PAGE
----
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1. R. BUTTS, PRINTER, SCHOOL STREET.

THE DOCTRINE OF THE CROSS.

All Christians look to the cross for salvation. The death of Christ is the life of their hope. Whatever difference of opinion may exist in regard to the method by which his death accomplishes the work of redemption, all agree in the main fact that redemption is its work.

It has been the effect of controversy on this subject to bring into too great prominence obscure and difficult points, and to keep out of sight the plainer and more useful, about which, when justly considered, there can be but one opinion. But the plain and useful are, after all, the only essential points, and in these all true Christians agree. There is a broad common ground, firm as the pavement of heaven, on which all stand. I invite Christian believers, of all denominations, to take a candid survey with me of this common ground. It is the design of this Tract to show in what particular views of the death of the Saviour all his disciples must be substantially of ore mind. I wish to make it appear that these are highly important views, far more so in respect to their influence on the character than any others, and that they are perfectly intelligible and free from mystery, whilst those about

which opinion is divided, are such as nobody can clearly understand or explain.

What was there, then, in the death of Christ, that served to draw men unto him and to save them, according to his words, “ And I, if I be lifted up, will draw all men unto me.” This is the subject of the present inquiry.

I. I

go

back to the time of the crucifixion, and first look at the subject from that point of observation. And I remark, that in order to gain for Christ and his doctrine a reception in the world, something was immediately needed to soften the hard hearts of his enemies, to mitigate the ferocity with which they had pursued him, and to make them, if possible, feel tenderly and kindly towards him, so that they could examine his character and pretensions with calmness and candor. This, it will be seen at once, would be a great point gained. If the opposition of but a single individual could be removed, and his mind fairly opened to the truth concerning Jesus, that individual, in some circumstances, might give an impulse and a celebrity to the new faith which it would never lose, and be instrumental, directly and indirectly, in converting hundreds, and, in the generations of his descendants, perhaps thousands. Whatever, then, contribúted to remove the prejudice and hostility of the people, and to open their hearts to the truth in relation to Jesus, would proportionably strengthen his cause, make his doctrines known, and draw the confidence and affection of men towards him. Of this there can be no dispute. Every person must admit it.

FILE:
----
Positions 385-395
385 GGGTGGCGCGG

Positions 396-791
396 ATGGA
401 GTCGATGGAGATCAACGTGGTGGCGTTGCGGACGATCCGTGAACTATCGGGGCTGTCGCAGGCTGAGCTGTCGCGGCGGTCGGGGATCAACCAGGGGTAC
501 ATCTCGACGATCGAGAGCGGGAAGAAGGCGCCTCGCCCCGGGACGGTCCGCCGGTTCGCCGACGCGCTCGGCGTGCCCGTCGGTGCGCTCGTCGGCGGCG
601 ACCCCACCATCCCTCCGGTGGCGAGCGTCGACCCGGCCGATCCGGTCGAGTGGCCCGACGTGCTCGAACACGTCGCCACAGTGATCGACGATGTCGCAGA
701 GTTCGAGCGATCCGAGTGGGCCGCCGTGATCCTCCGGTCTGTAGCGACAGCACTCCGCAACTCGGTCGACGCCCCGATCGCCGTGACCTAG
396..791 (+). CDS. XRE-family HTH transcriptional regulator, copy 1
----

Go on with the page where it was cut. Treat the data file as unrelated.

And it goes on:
Now, is not this precisely the effect that might be naturally expected to follow froin the death of Christ, - its scene and circumstances ? Is it not the effect which did

actually ensue? Was not a sensible and deep impression in his favor, made upon the hearts of the by-standers, when, as the Saviour yielded up his spirit, the vail of the temple was rent in twain from top to bottom, and the earth quaked beneath their feet, and the sun was dark. ened in the heavens ? Could they easily forget this? Could they fail of perceiving the momentous meaning of